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Payment Of Bonus Act, 1965

The Payment of Bonus Act of 1965 imposes a contractual obligation on employers to pay bonuses to employees in proportion to the resources available for the establishment's smooth functioning. The Act's purpose was to give workers a say in the company's profits and to enable them to earn slightly more than the minimum wage based on their performance.

History Of Payment Of Bonus Act, 1965

The tradition of paying bonuses in India seems to have started during World War I, when some textile mills gave their employees a 10% wage increase as a war bonus in 1917. In certain cases of labour disputes, the claim for bonus payment was also included. The Full Bench of the Labour Appellate Tribunal established a bonus calculation formula in 1950. In 1959, a demand was made to change the formula.

It was decided at the second and third meetings of the eighteenth Session of the Standing Labour Committee (G.O.I) in New Delhi in March/April 1960 to appoint a Commission to look into the issue of bonuses and develop appropriate norms. The Government of India established a Tripartite Commission to examine the issue of bonus payments based on earnings to employees working in establishments in a detailed manner and make recommendations to the Government.

The Commission's recommendations were adopted by the Indian government with some modifications. The Payment of Bonus Act of 1965 was enacted to carry out these recommendations, and it went into effect on September 25, 1965.

Scope And Coverage Of The Payment Of Bonus Act, 1965

The Bonus Payment Act covers the entire India. It covers any establishment with twenty or more employees on any given day during the accounting year, as well as any factory as specified by the factories act of 1948. “Employee” is defined in Section 2 (13) of the Act as any person (other than an apprentice) employed on a salary or wage of not more than twenty one thousand rupees per mensem in any industry to perform any skilled or unskilled manual, supervisory, managerial, administrative, scientific, or clerical work for hire or compensation, regardless of whether the terms of employment are express or implied.

The Act does not apply to the following classes of employees:
  1. Employees employed in:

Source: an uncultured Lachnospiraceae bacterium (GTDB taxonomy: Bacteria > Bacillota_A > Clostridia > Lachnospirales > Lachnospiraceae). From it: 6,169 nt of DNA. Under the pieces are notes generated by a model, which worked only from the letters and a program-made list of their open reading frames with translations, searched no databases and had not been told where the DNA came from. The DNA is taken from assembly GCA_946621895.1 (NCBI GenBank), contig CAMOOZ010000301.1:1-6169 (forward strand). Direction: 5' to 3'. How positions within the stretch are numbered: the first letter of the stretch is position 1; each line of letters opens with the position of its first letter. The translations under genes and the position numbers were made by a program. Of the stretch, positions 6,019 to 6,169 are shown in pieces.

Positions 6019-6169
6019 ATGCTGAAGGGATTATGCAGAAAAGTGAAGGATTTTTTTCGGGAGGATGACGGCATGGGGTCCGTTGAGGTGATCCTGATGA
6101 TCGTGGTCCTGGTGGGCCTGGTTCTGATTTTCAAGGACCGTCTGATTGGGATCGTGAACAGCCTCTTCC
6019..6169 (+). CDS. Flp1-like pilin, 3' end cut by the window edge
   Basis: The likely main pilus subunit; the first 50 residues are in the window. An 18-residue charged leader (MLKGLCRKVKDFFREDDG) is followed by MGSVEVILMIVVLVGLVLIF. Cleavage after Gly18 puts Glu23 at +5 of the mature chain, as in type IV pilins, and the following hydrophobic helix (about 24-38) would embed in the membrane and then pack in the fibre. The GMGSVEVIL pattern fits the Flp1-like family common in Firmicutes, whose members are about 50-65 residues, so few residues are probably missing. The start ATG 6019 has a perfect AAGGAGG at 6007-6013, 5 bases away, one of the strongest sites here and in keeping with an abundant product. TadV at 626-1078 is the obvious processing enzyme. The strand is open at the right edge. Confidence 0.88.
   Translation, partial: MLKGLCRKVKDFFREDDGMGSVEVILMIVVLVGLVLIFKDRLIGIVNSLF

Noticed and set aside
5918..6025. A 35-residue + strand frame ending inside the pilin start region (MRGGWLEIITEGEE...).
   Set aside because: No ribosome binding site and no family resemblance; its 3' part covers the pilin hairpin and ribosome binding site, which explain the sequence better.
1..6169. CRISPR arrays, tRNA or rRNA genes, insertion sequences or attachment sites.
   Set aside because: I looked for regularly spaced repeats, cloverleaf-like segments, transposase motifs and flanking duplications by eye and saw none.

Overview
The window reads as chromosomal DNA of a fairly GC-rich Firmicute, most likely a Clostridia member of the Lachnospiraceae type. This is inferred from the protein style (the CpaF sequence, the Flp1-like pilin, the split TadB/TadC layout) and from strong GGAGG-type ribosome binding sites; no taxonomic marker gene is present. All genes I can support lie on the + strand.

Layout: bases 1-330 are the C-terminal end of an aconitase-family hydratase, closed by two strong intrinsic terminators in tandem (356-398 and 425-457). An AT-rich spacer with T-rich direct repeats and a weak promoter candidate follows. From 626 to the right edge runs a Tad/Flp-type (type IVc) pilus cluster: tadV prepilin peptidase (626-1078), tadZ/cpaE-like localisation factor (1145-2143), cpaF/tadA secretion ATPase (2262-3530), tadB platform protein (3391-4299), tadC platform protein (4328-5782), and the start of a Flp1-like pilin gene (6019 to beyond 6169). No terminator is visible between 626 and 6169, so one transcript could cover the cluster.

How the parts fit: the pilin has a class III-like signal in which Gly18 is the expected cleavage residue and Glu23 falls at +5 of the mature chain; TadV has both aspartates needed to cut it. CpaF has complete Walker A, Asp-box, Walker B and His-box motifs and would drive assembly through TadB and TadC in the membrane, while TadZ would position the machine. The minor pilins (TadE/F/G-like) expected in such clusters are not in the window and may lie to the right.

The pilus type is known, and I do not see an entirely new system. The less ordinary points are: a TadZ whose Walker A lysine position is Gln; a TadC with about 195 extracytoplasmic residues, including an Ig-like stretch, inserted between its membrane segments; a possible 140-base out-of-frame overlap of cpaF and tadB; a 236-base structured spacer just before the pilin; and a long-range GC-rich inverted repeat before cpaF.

1. Life Insurance Corporation of India
    2. Industry carried on or under the authority of any department of Central Government or a State Government or a Local Authority.
    3. Indian Red Cross Society or any other institution of like nature including its branches;
    4. Universities and other educational institutions;
    5. Hospital, Chambers of Commerce and Social Welfare Institutions established not for purposes of profits;
    6. employed through contractors on building operations;
    7. Reserve Bank of India;
    8. Industrial Finance Corporation of India, Deposit Insurance Corporation and other financial corporations being set up financially assisted by the Government, and Unit Trust of India, Agricultural Refinance Corporation, and Industrial Bank of India,
    9. Seamen as defined in Sec. 3(42) of the Merchant Shipping Act, 1958;
    10. Inland Water Transport establishment. (Section 32).

Objective Behind The Act
The objective of the Payment of Bonus Act, 1965 is to provide for the payment of bonus to the persons employed in certain establishments on the basis of profits or production. The object of the Payment of Bonus Act was very clearly described in Jalan Trading v Mill Mazdoor Sabha 1, the Supreme Court observed that the purpose of the Bonus Act was to maintain peace and harmony between labour and capital by allowing workers to share the prosperity of the establishment and prescribing the maximum and minimum rates of bonus, as well as the scheme of "set-off" and set - on to not only secure the labour's right in the share of profits but also to ensure a reasonable degree of uniformity.

Constitutionality Of The Act

The constitutional validity of the act was challenged in the Supreme Court in the case of Jalan Trading Company Ltd. v. Mill Mazdoor Sabha2, on the grounds of violation of Articles 14 and 19 of the Constitution. The Supreme Court ruled that the main provision of the Act which required the payment of a minimum bonus was constitutional. The payment of a bonus is fair since it complies with Articles 39 and 43 of the Constitution.

“Bonus” As Under The Act

The word "bonus" is not specified anywhere in the bonus payment act. A bonus is a monetary reward that is above and beyond the standard payment. According to the Cambridge dictionary, a bonus is an additional sum of money offered to you as a gift or incentive for good performance. The primary goal of providing bonuses is to distribute the company's profits to its workers and employees.